In an ASHP Midyear 2022 Clinical Meeting & Exhibition session titled “Parenteral Nutrition—Focus on Compounding,” Kristen Kruszewski, PharmD, BCSCP, assistant director, integrated pharmacy supply chain Management, UNC Health and Erinn Rowe, PharmD, MS, clinical manager, UNC Health, offered insight into overcoming clinical- and technology-related medication safety challenges. These included strategies to solve issues posed by calcium phosphate solubility and component shortages, among other hurdles.

Drs. Kruszewski and Rowe provided an evaluation of the current state of parenteral nutrition (PN), focusing on the medication-use process elements of transcription, compounding, dispensing, and administration. They also evaluated best practices for minimizing work arounds in parenteral nutrition transcription processes to solve common clinical challenges faced while compounding and dispensing PN and design a plan for administering PN that encompasses a variety of locations (e.g., inpatient, home infusion).

The complexity of compounding, the presenters stressed, requires competent staff and specialized policies and procedures to ensure sterility and accuracy of PN products. For example, they said calcium-phosphate precipitation is a potentially serious problem associated with PN preparation, and staff should be mindful of both the calculated and physical risks. To this end, the speakers recommended agitating the mixture after each ingredient is added. In addition, they said that phosphate should be injected early, and calcium gluconate should be injected as the ultimate or penultimate component added. The final calcium and phosphate concentration, they also pointed out, must be below solubility curve and include all sources of calcium and phosphate.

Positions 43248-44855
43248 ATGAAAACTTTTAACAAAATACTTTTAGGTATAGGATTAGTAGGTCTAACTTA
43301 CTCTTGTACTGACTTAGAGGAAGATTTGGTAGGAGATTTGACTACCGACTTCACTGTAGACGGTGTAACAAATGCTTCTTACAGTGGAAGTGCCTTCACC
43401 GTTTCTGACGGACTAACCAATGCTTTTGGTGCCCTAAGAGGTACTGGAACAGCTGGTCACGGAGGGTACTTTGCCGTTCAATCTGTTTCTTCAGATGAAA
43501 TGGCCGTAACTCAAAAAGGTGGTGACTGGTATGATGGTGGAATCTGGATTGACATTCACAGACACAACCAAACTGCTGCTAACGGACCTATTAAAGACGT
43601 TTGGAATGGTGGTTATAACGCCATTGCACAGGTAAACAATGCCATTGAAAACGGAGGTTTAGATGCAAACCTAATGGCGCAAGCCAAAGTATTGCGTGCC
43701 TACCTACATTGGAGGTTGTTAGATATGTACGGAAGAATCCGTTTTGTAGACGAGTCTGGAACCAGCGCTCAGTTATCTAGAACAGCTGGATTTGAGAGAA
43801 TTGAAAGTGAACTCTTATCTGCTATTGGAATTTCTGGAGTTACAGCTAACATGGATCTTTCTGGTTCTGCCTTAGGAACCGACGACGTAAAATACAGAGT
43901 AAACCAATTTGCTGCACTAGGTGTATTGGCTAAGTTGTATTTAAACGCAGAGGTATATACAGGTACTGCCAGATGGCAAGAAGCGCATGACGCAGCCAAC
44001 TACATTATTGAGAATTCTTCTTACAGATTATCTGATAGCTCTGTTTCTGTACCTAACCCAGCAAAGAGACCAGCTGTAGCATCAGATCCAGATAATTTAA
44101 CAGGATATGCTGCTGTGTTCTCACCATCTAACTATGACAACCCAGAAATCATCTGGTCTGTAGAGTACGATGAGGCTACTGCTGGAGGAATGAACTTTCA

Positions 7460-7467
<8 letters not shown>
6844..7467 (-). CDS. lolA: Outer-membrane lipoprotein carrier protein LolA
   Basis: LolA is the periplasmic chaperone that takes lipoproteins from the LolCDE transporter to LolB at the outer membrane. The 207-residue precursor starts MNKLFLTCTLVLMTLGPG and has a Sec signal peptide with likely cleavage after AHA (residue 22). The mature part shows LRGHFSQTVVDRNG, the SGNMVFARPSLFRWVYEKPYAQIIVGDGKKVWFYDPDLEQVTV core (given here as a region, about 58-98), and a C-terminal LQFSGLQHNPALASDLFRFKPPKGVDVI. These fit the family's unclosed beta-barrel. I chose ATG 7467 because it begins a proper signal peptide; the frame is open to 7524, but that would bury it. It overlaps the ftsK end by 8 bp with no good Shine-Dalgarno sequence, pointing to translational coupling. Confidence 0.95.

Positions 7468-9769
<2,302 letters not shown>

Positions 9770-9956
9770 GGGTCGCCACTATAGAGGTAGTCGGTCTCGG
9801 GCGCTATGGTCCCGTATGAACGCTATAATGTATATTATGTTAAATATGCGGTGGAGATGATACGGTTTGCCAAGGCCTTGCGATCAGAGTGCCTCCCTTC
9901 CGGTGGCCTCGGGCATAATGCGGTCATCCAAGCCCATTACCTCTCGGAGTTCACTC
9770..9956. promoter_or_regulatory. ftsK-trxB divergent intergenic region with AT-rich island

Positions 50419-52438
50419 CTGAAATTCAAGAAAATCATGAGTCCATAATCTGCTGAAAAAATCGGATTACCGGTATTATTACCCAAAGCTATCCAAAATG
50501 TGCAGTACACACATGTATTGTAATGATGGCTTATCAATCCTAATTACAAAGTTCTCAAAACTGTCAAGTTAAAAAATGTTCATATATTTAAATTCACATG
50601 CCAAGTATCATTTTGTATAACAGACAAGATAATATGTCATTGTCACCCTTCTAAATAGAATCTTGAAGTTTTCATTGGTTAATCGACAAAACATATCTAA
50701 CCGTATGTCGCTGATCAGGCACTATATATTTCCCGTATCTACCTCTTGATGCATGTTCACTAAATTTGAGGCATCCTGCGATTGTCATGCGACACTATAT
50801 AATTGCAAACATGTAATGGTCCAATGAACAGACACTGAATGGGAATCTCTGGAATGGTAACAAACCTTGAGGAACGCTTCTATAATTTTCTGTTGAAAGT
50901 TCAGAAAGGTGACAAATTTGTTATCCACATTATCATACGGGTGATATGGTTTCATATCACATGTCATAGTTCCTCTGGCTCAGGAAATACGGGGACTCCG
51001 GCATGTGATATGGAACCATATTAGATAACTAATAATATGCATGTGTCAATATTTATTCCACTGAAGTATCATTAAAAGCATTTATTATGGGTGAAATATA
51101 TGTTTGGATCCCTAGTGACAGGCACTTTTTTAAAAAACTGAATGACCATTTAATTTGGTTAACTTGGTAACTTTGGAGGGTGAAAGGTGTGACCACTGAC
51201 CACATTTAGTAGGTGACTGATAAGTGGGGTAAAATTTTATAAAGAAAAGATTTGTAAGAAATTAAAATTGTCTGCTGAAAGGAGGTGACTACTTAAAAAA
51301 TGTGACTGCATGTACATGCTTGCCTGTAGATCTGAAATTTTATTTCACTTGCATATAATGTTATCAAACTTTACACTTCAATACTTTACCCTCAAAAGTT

The presenters emphasized the need to consider USP<797> parameters, recognizing that PN is “one of the most complicated forms of sterile compounding.” For example, they said, PN compounding is classified as medium-risk sterile compounding stratification due to multiple components. For this reason, the direct compounding area must meet ISO Class 5 standards (or better), including but not limited to requirements for particle counts. Extra care, they stressed, is needed to ensure that space, equipment, and staff are in compliance with USP chapter <797> standards.

To help ensure accuracy and safety, the presenters highlighted benefits of PN compounding automation, including a reduction of human error since little human intervention is needed, and barcode scanning, which affords greater accuracy. Moreover, they said, automation is more labor intensive and results in increased throughput compared with manual compounding.

Combatting the current shortages of drugs and supplies needed for PN compounding, they said, “can create challenges and a need for innovative solutions.” Drs. Kruszewski and Rowe recommended several strategies, including centralizing services at a single hospital in the health system; ensuring all components are available when switching brands; administering calcium chloride as a separate infusion; and using a premixed IV magnesium for supplementation outside of PN, among other tactics. They also suggested finding alternative sources of sodium and switching other IVs to normal saline, if compatible.

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